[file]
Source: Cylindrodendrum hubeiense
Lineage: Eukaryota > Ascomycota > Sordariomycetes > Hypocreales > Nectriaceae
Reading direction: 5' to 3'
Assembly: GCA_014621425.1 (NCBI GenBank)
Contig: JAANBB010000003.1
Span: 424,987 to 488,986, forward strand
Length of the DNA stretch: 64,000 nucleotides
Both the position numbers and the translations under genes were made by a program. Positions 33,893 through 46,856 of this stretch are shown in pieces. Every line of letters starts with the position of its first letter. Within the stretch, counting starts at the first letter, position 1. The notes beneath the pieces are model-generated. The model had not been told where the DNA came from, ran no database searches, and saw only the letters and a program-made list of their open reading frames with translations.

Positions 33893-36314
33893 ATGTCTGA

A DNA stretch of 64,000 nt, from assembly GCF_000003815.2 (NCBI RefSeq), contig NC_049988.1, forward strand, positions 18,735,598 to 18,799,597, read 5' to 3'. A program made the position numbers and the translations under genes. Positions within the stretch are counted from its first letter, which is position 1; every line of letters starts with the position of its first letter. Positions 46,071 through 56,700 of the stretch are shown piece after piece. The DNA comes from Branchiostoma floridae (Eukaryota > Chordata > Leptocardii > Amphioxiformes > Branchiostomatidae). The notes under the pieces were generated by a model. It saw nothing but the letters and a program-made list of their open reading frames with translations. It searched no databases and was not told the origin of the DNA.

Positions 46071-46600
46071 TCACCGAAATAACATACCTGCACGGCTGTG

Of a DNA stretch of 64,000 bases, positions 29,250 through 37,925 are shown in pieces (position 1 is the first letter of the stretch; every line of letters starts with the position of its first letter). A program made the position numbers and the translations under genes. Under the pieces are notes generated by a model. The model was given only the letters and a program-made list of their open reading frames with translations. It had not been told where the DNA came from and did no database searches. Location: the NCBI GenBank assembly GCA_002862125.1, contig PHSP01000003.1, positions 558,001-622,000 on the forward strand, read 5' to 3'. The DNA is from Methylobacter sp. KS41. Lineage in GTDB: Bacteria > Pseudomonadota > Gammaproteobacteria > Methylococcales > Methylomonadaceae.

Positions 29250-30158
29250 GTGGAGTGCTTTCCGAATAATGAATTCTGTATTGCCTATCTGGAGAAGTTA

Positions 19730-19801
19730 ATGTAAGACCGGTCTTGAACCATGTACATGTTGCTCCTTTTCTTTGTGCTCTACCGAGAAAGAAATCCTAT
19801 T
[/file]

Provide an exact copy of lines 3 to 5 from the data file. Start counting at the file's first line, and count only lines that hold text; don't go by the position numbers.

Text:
Reading direction: 5' to 3'
Assembly: GCA_014621425.1 (NCBI GenBank)
Contig: JAANBB010000003.1